Blue Flower

AUSTRALIAN PRAYER NETWORK NEWSLETTER

This is an abridged edition of Australian News prepared by editorial staff prior to their departure to complete an overseas assignment.

WHY SOME POLITICAL CAUSES ARE MORE EQUAL THAN OTHERS

by Lyle Shelton Managing Director of the Australian Christian Lobby.

 

Recently I got up at 4am and drove five hours to Finley in the New South Wales Riverina. Finley is a long way from the rainbow flags of inner city Sydney and Canberra where I had been the previous day. John Everingham, a local farmer, organised a seminar to help people understand the consequences of redefining marriage and the implications of the so-called "Safe Schools" program. Sophie York from Marriage Alliance and Bill Muehlenberg of Culture Watch were the other speakers. More than 100 people from as far away as Shepparton and Griffith attended. That they stayed until 3pm, asking questions and listening intently showed me that there is real concern brewing. Parents, grandparents and teachers can't understand why a government-funded program is teaching children that their biological gender is fluid.

 

People are rightly concerned about whether or not it will be okay to speak out loud one's view that marriage is between one man and one woman, if it is redefined in law. This is not a far-fetched fear. A local NSW Ambulance Officer was warned by his superiors not to attend the Finley seminar in uniform. Normally he is encouraged to participate in community events in uniform. Recently the NSW Ambulance had a float with uniformed personal participating in the gay and lesbian Mardi Gras. When I recited  this anecdote on Sky News, even host Patricia Karvelas, a strong advocate for redefining marriage, admitted live on air that this was a double standard. Yet people all over Australia, like those in Finley, now live in fear of violating the new "rainbow code".

 

What will it be like if the law ever changes?  Also at the Mardi Gras's celebration of sexual anarchy, the Australian Army again marched in uniform. But this time the Army's sacred rising sun badge had been modified to have the rainbow political colours encircling it. The Mardi Gras of course is a political protest march and the theme of redefining marriage ran through the entire event again. So what does the rainbow flag stand for? Essentially it is three things. Firstly, it stands for redefining marriage and therefore redefining family. This means deliberately denying some children the right to the love of their mother and father. Not because of tragedy or desertion, but to satisfy the desires of adults of the same gender.


Secondly, the rainbow flag represents the political agenda to ensure children are taught through "safe schools" and "respectful relationships" programs that their biological gender is fluid. Thirdly, the rainbow flag represents fining Australians under "hate speech" laws who disagree with redefining marriage. For our military, police and emergency services to be co-opted into the rainbow political agenda should concern all Australians, regardless of what their view on redefining marriage is. It is doubtful these personnel would be granted permission to march in uniform for other political causes such as one of the growing pro-life marches around our nation. To paraphrase a line from George Orwell's book Animal Farm, some political causes are more equal than others. It is time to push back, it is time to call out "the emperor has no clothes".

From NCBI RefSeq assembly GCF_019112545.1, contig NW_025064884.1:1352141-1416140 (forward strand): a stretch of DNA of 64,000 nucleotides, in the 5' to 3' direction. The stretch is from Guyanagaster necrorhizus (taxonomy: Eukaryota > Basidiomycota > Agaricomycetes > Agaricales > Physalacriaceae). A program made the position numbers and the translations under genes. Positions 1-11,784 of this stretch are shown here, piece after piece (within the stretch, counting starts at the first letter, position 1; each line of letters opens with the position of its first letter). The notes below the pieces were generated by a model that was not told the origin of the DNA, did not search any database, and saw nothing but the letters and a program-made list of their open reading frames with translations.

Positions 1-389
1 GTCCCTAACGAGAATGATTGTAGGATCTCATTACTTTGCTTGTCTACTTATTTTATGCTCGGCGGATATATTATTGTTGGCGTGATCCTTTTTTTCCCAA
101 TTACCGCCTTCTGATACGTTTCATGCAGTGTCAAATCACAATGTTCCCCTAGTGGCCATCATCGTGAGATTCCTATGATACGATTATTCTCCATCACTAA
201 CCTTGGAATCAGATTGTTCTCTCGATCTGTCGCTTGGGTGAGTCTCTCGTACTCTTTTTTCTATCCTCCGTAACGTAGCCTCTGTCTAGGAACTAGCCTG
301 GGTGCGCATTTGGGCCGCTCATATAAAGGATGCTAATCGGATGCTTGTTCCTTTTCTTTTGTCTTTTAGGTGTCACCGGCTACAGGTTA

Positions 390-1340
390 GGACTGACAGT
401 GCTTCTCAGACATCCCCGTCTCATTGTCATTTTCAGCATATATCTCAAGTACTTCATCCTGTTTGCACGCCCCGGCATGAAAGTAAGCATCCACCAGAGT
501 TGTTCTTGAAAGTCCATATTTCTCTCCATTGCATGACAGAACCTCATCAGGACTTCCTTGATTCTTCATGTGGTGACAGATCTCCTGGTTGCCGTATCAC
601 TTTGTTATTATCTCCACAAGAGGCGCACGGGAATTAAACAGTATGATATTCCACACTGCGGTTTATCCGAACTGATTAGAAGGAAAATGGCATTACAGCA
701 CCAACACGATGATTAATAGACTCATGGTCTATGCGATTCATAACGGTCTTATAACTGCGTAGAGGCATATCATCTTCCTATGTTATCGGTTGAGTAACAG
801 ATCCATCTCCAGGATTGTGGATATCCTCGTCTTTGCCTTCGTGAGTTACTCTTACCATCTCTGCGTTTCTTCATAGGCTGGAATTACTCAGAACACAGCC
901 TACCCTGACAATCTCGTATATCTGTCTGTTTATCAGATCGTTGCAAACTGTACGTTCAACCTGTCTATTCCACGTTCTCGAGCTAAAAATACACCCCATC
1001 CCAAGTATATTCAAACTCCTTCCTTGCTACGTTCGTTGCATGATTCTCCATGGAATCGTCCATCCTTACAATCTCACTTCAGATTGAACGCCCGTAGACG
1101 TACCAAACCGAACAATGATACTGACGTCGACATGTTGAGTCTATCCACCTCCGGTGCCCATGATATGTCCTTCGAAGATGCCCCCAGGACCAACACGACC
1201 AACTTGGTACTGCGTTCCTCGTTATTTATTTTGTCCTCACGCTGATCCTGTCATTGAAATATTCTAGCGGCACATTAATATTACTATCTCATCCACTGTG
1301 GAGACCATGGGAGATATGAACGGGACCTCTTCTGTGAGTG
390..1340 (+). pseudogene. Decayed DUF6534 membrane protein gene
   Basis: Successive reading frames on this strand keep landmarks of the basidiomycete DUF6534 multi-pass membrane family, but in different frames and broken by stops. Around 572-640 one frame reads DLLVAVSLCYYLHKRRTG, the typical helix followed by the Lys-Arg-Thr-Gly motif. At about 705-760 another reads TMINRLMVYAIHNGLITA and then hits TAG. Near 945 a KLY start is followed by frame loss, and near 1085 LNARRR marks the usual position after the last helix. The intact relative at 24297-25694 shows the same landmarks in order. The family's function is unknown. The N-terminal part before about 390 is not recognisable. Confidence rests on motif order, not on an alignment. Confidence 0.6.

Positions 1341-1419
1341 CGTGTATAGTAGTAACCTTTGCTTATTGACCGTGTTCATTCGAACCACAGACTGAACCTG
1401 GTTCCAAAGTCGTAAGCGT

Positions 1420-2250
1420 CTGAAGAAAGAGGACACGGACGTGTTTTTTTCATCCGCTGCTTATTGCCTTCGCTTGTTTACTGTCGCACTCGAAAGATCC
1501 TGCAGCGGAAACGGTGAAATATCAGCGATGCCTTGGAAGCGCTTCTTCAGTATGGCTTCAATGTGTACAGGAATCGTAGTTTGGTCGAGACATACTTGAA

Source: Opinion piece written by Lyle Shelton

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WHEN A WOMAN CAN BE BULLIED TO ABORT HER BABY THERE IS SOMETHING WRONG

The Australian Christian Lobby has called for urgent reforms to punish men who pressure women to 'choose' to abort their baby. It follows news that a rugby league 'fixer' was allegedly brought in to bully an ex-girlfriend of Panther star Bryce Cartwright to abort her unborn baby in return for a $50,000 payment. The woman is said to be traumatised and undergoing counselling following the November abortion. The Daily Telegraph quoted the woman as saying: "I felt I had no other option than to get rid of the baby, the pressure was relentless," she said. "I was bullied. They showed no compassion towards the baby and me." ACL spokesperson for women, Wendy Francis, said while the story had captured the headlines because of the public profile of Mr Cartwright, it was in no way unique, being repeated thousands of times each year in homes across Australia.

 

"Women are told by the abortion industry and their lobbyists that having easy access to abortion was giving them choice," Ms Francis said. "But it does not feel like that to the  women who are pressured by their boyfriends or bosses to have an abortion to keep their relationship or job." Ms Francis said the story was particularly disturbing because of the payment that was being offered. "Any woman who has been pregnant knows that no payment is sufficient to compensate for the loss of a baby," Ms Francis said. "It is not a surprise to those who counsel women post-abortion, or to the thousands of women who have gone through abortion, to hear that this woman is now traumatised. "The current laws that make it unlawful to badger and threaten someone verbally or physically needs to encompass incidents where women are forced to have an abortion by someone close to them."

Source: Australian Christian Lobby

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